As if evacuating another human from your body was not enough pressure and stress, let’s add the stress of baby feeding on top of it. Reflecting with a friend about the first hours, weeks, and months postpartum and baby feeding, we confided in each other about feeling guilty about using/supplementing with formula even though we had planned to breastfeed. Why should we feel guilty about feeding our babies?
There is a common argument that breast is best or fed is best. However, that train of thought is pretty narrow minded, only considering the baby in the equation. What about the mom/parent? We know there is a SAFE replacement for feeding babies. Is there a replacement for moms/parents? We need to support parents in their journey of baby feeding. We can do this by taking a holistic approach to the pair. Our focus should be on ensuring that both mom/parent and baby are healthy, supported, and thriving. Parenting success shouldn’t be measured by the number of ounces of breastmilk a baby receives.
What is Combo/Combi or Mixed Feeding?
We know about 35% of babies are supplemented with formula while breastfeeding per the CDC. This type of feeding is typically referred to as “Combo Feeding”, “Combi Feeding”, or “Mixed Feeding” and defined as feeding a baby any amount of breastmilk and infant formula. However, this looks different for every family. Combo feeds may happen through the occasional bottle, top ups, or as the majority of infant nutrition. It is completely dependent on the needs of the family.
Do I have to Combo Feed?
Short answer: no. Families choose to combo feed for different reasons. Some of these reasons include:
- Medical necessity
- Concerns with milk production
- Painful latching
- Giving the parent(s) a break from feeding
- Parental separation from baby
- Relactation process
- Because the parent chooses to
There is not one “right” way to feed your baby. It is whatever works for you and your family.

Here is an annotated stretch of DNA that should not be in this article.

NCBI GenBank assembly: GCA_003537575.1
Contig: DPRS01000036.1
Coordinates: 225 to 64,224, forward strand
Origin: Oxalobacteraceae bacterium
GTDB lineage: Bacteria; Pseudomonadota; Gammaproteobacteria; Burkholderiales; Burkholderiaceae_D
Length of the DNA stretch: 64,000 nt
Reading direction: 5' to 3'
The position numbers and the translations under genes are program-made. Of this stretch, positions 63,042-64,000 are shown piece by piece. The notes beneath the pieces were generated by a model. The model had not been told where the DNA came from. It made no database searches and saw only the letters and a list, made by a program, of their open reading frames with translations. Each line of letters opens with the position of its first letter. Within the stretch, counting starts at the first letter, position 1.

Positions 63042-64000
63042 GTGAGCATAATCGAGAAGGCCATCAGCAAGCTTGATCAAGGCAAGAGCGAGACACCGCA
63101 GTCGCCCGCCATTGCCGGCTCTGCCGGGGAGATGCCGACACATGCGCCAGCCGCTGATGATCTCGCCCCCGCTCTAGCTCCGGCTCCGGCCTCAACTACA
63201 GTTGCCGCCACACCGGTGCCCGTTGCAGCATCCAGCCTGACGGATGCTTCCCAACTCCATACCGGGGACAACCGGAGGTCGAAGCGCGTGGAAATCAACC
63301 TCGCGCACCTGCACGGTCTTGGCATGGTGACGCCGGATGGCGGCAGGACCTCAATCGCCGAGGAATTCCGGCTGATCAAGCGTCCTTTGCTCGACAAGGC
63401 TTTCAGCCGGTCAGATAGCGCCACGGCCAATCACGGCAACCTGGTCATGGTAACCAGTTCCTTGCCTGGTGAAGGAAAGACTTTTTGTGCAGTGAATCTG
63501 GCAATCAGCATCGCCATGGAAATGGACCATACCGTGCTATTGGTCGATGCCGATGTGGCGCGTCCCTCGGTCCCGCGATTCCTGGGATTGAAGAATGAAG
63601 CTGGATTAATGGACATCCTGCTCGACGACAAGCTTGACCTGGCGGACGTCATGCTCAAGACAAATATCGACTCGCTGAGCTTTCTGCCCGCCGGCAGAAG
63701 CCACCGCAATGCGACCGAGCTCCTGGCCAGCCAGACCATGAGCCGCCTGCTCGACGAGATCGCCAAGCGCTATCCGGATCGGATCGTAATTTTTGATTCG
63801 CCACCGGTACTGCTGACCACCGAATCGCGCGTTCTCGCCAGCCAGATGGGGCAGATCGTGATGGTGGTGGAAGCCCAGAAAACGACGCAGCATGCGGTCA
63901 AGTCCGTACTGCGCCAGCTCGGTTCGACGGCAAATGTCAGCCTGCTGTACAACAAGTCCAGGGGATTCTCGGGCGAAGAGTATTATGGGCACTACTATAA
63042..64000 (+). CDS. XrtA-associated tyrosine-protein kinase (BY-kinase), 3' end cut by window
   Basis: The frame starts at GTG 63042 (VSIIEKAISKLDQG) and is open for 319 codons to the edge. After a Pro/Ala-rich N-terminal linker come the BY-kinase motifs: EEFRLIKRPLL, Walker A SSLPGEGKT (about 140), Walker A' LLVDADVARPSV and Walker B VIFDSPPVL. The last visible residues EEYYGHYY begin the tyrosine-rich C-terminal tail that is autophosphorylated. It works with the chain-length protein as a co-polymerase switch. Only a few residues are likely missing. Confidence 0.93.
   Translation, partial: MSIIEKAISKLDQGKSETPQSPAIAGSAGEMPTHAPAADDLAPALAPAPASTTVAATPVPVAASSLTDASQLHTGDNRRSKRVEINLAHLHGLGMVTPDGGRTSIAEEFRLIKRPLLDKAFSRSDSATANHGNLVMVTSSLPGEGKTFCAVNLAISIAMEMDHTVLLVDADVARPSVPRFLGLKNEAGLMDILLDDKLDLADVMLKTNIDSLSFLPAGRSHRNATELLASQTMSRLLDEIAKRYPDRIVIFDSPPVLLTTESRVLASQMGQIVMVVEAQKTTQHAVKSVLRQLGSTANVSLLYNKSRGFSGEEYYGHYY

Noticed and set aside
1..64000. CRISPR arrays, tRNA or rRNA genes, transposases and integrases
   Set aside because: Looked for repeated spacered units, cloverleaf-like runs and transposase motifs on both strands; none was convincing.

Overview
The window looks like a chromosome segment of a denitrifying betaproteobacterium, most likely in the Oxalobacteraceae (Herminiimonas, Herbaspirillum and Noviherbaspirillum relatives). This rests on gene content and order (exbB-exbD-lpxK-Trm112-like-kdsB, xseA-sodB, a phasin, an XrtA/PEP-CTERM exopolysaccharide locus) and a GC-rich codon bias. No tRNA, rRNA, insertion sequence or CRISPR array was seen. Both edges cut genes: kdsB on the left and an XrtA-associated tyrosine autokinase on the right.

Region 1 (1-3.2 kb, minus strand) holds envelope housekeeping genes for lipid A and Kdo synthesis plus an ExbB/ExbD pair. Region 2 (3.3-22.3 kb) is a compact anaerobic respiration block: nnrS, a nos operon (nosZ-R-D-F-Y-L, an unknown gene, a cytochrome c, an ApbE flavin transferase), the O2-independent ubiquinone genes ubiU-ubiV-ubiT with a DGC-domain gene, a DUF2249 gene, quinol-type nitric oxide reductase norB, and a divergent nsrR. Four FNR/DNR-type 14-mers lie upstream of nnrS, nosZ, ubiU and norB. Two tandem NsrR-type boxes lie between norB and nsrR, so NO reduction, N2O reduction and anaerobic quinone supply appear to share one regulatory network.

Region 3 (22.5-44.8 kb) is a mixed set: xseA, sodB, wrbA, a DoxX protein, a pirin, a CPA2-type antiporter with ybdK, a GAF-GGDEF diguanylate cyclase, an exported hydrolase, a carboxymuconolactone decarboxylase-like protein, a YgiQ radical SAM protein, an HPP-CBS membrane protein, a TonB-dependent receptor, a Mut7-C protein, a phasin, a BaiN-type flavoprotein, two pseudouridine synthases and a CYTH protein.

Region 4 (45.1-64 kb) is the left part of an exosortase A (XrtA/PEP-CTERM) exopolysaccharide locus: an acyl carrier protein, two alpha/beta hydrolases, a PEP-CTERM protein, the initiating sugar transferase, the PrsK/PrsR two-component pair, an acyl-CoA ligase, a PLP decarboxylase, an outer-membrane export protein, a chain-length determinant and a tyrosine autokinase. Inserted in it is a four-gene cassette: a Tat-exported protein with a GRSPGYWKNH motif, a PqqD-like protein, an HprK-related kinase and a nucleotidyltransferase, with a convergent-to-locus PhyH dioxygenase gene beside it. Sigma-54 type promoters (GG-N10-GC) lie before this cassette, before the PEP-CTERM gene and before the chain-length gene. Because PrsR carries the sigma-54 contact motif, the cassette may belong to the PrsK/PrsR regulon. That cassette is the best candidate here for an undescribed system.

The Good & Bad
As with any choice, there are pros and cons. If choosing to combo feed allows you to provide your baby breastmilk longer, then this can be a benefit! Regardless of amount, breast milk is beneficial! Breastmilk benefits both lactating parent and baby for as long as it is produced and/or given.
Having an alternative can give parents peace of mind while navigating a variety of issues such as milk supply, weight concerns, as well as having time for damaged nipples to heal.
However, supplementing can have an adverse effect on breast milk production. If you would like to sustain supply, you still need to express milk the same amount of times as you have been or to match supplemented feeds. If you go longer between emptying your breasts, this sends signals to your body to slow down milk production. As well as increase your risk for clogged ducts (ductal narrowing) or mastitis. Ensuring that you continue milk expression via nursing or pumping will match demand and support milk production.
Another thing to consider, your baby may not prefer eating from the bottle or dislike formula. It may be beneficial to start this transition slowly should you choose to supplement. As well as having continued support from a lactation professional to support you through your journey.
Things to Consider when Combo Feeding
If you are choosing to combo feed, make sure that you are still following and responding to your baby's hunger cues. This is sometimes referred to as responsive feeding. When you respond to your baby’s hunger cues with a bottle, always make sure to pace feed. This will help to avoid over feeding and flow preference.
Using wide based bottle nipples can help with transitioning between breast and bottle. You may also choose a supplemental nursing system–a tube that can be taped to your breast so that you may supplement at the breast. This allows for the baby to get the supplement needed, and still stimulate supply.
Try to be consistent with your routine of offering a supplement. For instance, if you are supplementing one feed, offer it at the same time each day. If it is a top up after feeds, always offer breast first.
Please do not offer bottles with large amounts prior to bedtime in order to get your baby to sleep longer. Research actually shows that it does not help them sleep longer and could also be linked to increasing the risk of SIDS.
It is understandably difficult to have to change your feeding plans. You have to meet your child’s needs at the moment. If that includes supplementation, you are doing the best to care for your child. If supplementing with formula was not part of your long term plan, that is ok! Just because you use the supplementation now, does not mean that you will have to use it forever. Getting support from a lactation professional can help with overcoming obstacles and making a decision that is best for your family.